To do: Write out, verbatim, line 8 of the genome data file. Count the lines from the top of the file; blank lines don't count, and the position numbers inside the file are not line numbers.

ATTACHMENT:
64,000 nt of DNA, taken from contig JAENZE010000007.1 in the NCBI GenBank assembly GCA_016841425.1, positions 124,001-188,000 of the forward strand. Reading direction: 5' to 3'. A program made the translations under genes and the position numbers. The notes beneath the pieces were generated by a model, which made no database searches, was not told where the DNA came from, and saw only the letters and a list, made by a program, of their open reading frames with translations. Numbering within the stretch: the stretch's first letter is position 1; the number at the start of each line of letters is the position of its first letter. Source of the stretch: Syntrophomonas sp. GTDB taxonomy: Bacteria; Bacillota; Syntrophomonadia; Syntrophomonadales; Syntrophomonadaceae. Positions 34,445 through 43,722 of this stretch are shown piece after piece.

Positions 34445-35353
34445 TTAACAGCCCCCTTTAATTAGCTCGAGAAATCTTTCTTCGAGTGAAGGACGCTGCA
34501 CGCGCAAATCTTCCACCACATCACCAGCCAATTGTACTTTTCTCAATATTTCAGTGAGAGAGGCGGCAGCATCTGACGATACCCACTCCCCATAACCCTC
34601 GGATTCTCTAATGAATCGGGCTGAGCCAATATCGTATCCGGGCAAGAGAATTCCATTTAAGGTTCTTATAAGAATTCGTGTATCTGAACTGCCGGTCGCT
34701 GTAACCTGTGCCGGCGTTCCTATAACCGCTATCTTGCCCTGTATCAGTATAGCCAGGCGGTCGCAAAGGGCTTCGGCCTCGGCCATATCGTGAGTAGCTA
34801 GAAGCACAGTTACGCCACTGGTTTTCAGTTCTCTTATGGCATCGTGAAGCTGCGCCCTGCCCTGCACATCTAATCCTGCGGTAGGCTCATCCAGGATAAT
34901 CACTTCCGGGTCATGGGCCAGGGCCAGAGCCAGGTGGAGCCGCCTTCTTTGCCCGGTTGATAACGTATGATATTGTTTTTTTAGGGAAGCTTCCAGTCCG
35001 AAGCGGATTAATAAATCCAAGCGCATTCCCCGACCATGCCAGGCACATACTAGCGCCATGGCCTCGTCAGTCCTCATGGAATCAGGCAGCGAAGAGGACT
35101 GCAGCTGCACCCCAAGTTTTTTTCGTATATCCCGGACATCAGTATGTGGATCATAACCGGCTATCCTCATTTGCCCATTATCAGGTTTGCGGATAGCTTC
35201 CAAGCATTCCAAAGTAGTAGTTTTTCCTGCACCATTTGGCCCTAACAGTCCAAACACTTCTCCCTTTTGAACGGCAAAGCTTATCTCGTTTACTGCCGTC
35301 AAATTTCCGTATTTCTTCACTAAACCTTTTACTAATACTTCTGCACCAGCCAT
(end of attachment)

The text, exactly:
34901 CACTTCCGGGTCATGGGCCAGGGCCAGAGCCAGGTGGAGCCGCCTTCTTTGCCCGGTTGATAACGTATGATATTGTTTTTTTAGGGAAGCTTCCAGTCCG